becoming a covered employer, will be in non-compliance of the Disability Benefits Law
and subject to a fine from the Workers' Compensation Board.

The fine imposed is typically $500 plus one-half of one percent of the employer's weekly
payroll for the period of non-compliance.

If an employee becomes disabled while working for an employer who does not have
insurance, the employee is entitled to benefits from the Special Fund for Disability
Benefits. The Special Fund will in turn request reimbursement of benefits paid in
addition to any fine imposed on the employer.



                                           4
                   WHO PAYS THE PREMIUMS FOR DBL COVERAGE?

DBL premiums may be paid entirely by the employer or jointly by the employer and the
employee. However, the maximum employee contribution is one-half of one percent of
the first $120 of weekly wages, to a maximum of $.60 per week.

The maximum contribution for an employee per pay period shall not exceed the
following:

                                                       MAXIMUM EMPLOYEE
               PAY PERIOD                                CONTRIBUTION
                 Daily                                         $ .14
                 Weekly                                          .60
                 Biweekly                                       1.20
                 Semimonthly                                    1.30
                 Monthly                                        2.60

If an employee works for two or more employers, he may request each employer to
adjust his contributions in proportion to his earnings so that his total contribution does
not exceed $.60 per week.


                        WHAT BENEFITS ARE PAID UNDER DBL?

A disabled employee will receive 50% of his average weekly wage--based on the last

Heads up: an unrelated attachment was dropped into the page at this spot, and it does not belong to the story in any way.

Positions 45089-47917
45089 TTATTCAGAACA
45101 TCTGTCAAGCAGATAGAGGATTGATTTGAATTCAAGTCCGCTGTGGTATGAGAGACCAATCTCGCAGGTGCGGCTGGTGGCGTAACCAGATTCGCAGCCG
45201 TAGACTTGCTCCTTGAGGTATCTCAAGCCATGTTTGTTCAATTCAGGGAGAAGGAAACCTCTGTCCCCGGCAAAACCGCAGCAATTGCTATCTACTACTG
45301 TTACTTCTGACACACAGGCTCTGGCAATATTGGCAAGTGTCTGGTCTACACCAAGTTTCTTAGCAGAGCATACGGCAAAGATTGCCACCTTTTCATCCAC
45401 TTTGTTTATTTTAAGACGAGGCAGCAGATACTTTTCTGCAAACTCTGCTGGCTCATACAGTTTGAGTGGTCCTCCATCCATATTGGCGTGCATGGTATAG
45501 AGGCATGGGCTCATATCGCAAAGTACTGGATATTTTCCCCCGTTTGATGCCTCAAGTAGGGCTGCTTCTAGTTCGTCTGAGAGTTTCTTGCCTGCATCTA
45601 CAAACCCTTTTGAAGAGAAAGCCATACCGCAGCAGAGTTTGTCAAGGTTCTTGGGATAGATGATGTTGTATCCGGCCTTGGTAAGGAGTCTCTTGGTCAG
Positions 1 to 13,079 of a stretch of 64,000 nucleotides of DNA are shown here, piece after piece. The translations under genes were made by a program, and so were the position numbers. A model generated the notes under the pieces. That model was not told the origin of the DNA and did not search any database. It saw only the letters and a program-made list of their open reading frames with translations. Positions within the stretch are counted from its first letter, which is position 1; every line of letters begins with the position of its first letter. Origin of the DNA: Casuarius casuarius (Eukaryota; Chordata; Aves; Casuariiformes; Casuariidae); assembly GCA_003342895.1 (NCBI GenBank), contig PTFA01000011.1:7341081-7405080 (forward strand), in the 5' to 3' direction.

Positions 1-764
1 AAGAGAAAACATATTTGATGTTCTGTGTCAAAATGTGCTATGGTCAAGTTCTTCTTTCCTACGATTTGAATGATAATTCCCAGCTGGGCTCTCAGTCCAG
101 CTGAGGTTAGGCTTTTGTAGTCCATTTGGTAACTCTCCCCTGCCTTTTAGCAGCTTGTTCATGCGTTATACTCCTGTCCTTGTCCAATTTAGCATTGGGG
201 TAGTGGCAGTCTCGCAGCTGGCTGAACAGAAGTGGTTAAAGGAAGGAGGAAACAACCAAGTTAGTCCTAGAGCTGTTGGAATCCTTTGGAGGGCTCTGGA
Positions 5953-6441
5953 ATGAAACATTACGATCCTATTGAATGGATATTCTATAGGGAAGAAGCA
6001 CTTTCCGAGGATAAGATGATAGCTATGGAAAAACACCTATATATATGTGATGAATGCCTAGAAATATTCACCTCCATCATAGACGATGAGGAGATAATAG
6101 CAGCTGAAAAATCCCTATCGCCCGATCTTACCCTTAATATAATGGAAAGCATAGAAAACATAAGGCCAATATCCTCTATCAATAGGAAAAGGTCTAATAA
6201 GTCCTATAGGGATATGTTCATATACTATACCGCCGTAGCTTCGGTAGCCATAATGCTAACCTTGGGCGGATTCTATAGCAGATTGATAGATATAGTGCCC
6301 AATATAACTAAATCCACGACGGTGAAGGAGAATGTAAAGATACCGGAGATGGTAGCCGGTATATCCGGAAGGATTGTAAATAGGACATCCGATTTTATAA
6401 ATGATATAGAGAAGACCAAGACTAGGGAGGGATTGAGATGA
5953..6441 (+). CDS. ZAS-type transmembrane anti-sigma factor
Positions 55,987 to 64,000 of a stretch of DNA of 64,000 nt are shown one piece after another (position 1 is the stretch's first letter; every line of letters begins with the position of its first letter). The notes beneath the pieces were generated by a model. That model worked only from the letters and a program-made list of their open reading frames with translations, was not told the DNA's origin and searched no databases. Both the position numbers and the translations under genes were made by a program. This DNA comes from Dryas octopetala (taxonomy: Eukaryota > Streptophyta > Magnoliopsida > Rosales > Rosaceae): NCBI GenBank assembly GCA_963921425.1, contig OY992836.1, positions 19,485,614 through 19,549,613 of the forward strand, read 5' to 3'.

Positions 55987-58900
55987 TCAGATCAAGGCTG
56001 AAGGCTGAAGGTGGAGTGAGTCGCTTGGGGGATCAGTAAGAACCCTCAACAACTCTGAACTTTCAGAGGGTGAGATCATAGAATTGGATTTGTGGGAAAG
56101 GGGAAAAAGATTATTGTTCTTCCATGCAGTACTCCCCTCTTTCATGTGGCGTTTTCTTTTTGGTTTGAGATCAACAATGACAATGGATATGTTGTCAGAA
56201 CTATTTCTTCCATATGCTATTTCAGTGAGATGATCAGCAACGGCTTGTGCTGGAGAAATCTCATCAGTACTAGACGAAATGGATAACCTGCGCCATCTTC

eight weeks earnings--to a weekly maximum of $170. Benefits are paid beginning with
the 8th consecutive day of disability and continue for a maximum of 26 weeks during
any consecutive 52-week period. The minimum weekly benefit is $20, or the average
weekly wage if less than $20.

DBL is strictly a plan of partial salary replacement and does not reimburse medical
expenses.

If an employee works for two or more employers, he is subject to the minimum and
maximum DBL benefit. The benefit paid by each insurer is in proportion to his wages
from each employer.




                                            5
                          WHO IS ELIGIBLE FOR BENEFITS?

Most wage earners employed in New York State are eligible if they are working for a
covered employer.
      Full-time employees who are new to the labor force are eligible after they have
   worked four consecutive weeks.

       Part-time employees who are new to the labor force are eligible on the 25th day
   of regular employment for one employer. Under the law, part-time is defined as
   other than the employer's normal workweek. Any part of a day worked is considered
   a day of employment.

       Employees who have been receiving unemployment benefits are immediately
   eligible once they begin work provided that prior employment had been covered
   employment.

       New employees who have previously established DBL eligibility with another
   employer are eligible as soon as they begin work, as long as the gap in employment
   is not more than four weeks.

      Personal or domestic employees working at least 40 hours a week in a private
   home for the same employer.

     The spouse working for a sole proprietor or partnership--unless excluded by the
   employer.


Working college students are eligible for DBL benefits if they meet any of the
requirements above.

Employees working on a 10-month contract (i.e. covered teachers) remain eligible for 4
weeks after the last day worked. Employees working on a 12-month contract remain
eligible after the 4th week as long as they return to work when the new contract
begins.

A corporate officer is an employee and will be covered as such, unless he is a nominal
officer and receives no wages or remuneration for his services.




                                          6
                         WHO IS NOT ELIGIBLE FOR BENEFITS?

Certain classes of employees are not eligible for coverage or are excluded from the
definition of employee:

      Minor children of an employer.

      Government, railroad or maritime workers.